The web of London, with its million cries and movements, took us back. On the whole we were glad. Deserts turn lonely after a time, and cows as companions seem inadequate. Besides, we knew that after plunging into the hurly-burly for a few days we should then withdraw again into our deserts and find them twice as agreeable for the change. The slowness of cows, lately an irritation, would then seem philosophic.We needed our contrasts and were given them, lucky and undeserving creatures that we were, as regular as clockwork.

And this is how Elspeth Hallsmith spent the rest of the war. In September 1946 she went off to India with a team of documentary film-makers that included Laurie Lee and during the next nine months she, and others, encouraged him to write Cider with Rosie. Back in England in 1947, Elspeth turned herself into Emma Smith and wrote Maidens’ Trip. It was published the following year and won the John Llewellyn Rhys Prize. Emma’s next book, The Far Cry (1949), a novel about a family in India, was an even greater success, winning the James Tait Black Memorial Prize. But that was the end. Married in 1951, and widowed not long after, Emma moved to rural Radnorshire to bring up her two children. Many years passed before she wrote anything again. Long out of print, Maidens’ Trip and The Far Cry were forgotten until the novelist Susan Hill found a copy of the latter in a jumble sale and encouraged its reissue by Persephone Books, where it joined a list of forgotten classics by women writers. Having lived long enough to enjoy the process of rediscovery, Emma Smith wrote her final book, The Great Western Beach, a memoir of her childhood in Cornwall, which was published in 2008. My rediscovery of Emma Smith had taken place about thirty years before Susan Hill’s. But I had done nothing about it, other than greatly enjoy her description of a world about which I knew quite a bit. This knowledge probably blunted my vision to the extent that I did not really appreciate what I was reading. I also knew that Emma was not alone in writing about that extraordinary wartime chapter in waterway history, for adjacent on my shelf is a copy of Susan Woolfitt’s Idle Women (1947). Mrs Woolfitt’s book, covering a similar experience in a broadly similar way, but from the point of view of a much older, married woman, is of great interest to a canal enthusiast like myself but lacks those vigorous, poetic and comic qualities that make Maidens’ Trip so exceptional. The fact is that Emma Smith wrote a book whose appeal should be universal, and far beyond the narrow limits of the waterway world.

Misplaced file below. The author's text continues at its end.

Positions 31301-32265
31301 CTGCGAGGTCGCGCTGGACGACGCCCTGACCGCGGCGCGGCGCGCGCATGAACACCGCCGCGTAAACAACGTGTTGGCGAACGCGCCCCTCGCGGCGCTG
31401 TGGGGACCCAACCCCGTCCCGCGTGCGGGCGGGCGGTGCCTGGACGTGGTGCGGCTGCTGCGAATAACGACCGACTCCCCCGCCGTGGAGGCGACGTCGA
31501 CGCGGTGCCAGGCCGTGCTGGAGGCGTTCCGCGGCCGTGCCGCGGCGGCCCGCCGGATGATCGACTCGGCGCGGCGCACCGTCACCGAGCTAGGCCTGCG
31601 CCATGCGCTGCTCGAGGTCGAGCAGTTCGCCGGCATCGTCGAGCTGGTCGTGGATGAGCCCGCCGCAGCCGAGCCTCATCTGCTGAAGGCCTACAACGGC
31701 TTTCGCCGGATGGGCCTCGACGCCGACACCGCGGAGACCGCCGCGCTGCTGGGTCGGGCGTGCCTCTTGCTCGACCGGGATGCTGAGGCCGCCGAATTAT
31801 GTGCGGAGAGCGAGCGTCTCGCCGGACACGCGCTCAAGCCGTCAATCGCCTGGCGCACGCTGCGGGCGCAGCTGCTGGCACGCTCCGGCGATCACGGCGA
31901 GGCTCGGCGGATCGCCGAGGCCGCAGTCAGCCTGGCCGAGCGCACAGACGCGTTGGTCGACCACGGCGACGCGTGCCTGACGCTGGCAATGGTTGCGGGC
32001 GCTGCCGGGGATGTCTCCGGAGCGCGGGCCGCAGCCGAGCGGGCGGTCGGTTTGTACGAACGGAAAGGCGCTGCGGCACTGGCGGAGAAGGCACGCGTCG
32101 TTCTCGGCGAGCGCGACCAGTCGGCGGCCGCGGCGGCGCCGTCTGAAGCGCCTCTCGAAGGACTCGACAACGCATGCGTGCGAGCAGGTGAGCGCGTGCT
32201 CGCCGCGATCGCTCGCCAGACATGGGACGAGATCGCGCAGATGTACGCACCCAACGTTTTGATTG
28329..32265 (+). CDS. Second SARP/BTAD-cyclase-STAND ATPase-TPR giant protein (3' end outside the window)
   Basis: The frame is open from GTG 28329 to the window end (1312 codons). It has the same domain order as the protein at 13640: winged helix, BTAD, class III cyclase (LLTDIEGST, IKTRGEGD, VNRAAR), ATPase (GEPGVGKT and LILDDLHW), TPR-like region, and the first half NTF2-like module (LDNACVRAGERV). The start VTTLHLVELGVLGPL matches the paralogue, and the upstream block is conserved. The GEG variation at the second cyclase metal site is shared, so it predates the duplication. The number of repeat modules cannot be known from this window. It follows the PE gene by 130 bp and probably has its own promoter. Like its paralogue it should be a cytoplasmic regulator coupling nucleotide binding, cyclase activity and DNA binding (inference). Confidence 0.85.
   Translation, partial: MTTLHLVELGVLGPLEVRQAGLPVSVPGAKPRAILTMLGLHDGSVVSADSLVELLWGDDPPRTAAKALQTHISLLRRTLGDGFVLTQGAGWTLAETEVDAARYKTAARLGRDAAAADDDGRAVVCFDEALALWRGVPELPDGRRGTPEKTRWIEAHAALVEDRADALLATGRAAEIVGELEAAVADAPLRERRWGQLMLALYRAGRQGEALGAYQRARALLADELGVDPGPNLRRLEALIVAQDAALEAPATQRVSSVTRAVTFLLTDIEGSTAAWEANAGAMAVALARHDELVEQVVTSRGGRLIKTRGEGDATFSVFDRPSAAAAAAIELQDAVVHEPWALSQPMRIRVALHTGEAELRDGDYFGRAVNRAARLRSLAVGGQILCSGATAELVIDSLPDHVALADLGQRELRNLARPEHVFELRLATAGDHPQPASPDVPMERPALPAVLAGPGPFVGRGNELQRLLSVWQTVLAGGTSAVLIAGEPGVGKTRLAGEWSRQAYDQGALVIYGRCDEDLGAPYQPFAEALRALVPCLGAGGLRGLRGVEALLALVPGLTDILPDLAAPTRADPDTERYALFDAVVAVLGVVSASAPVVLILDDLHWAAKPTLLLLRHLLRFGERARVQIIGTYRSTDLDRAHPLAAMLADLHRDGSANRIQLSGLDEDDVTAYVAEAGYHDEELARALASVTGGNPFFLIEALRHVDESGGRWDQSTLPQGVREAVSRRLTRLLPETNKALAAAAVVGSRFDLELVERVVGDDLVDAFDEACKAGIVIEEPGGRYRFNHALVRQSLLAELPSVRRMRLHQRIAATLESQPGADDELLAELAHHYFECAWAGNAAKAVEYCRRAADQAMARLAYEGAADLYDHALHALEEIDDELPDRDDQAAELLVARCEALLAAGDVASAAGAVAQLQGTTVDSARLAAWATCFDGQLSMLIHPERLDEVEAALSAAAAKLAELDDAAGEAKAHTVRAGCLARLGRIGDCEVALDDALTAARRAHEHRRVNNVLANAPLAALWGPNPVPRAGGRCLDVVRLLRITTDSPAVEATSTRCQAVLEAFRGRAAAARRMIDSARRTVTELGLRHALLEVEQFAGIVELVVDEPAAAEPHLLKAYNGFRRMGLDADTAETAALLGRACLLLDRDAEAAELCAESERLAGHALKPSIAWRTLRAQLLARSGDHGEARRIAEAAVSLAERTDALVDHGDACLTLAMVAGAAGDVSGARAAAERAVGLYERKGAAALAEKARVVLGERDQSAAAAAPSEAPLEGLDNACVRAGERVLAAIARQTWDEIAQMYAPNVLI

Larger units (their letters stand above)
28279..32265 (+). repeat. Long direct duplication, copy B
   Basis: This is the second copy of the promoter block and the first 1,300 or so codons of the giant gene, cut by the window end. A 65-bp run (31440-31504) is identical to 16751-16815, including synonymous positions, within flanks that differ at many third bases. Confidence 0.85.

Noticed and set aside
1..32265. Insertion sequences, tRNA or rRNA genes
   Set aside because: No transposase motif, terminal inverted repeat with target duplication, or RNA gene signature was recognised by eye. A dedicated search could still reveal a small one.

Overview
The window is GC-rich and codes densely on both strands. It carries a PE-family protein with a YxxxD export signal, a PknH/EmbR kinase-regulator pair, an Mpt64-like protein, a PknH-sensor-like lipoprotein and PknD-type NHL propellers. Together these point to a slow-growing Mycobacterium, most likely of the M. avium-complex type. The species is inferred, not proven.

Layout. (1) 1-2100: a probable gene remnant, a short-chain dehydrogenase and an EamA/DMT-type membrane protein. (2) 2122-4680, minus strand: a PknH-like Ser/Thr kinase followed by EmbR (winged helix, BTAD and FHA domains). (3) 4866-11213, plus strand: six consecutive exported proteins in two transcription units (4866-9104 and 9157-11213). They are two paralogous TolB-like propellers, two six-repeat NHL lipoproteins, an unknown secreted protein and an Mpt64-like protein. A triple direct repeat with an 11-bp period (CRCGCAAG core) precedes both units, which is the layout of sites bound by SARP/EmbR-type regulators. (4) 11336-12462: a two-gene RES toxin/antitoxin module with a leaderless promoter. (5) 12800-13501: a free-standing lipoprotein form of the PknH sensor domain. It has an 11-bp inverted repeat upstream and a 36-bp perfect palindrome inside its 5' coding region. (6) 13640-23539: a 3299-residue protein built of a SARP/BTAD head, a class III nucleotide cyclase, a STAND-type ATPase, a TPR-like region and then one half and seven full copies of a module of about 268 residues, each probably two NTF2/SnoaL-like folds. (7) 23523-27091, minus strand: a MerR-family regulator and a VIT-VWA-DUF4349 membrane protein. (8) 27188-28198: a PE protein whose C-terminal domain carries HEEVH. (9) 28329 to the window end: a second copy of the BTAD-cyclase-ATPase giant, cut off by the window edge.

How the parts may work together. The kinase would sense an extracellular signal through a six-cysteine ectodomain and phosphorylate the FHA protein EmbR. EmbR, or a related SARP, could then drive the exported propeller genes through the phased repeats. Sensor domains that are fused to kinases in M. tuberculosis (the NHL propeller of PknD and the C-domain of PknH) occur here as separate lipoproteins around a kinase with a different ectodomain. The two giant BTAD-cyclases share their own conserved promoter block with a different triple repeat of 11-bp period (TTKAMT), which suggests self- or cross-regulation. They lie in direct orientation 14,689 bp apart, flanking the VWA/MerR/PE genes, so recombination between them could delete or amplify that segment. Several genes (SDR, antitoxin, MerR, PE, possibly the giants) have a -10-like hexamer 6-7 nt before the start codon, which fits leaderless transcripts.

Extract from Slightly Foxed Issue 46 © Paul Atterbury 2015


About the contributor

When not appearing on the BBC’s Antiques Roadshow, Paul Atterbury lives by the sea in Weymouth and writes books. Subjects range from pottery and silver to the First World War, but railways and canals remain perennial favourites.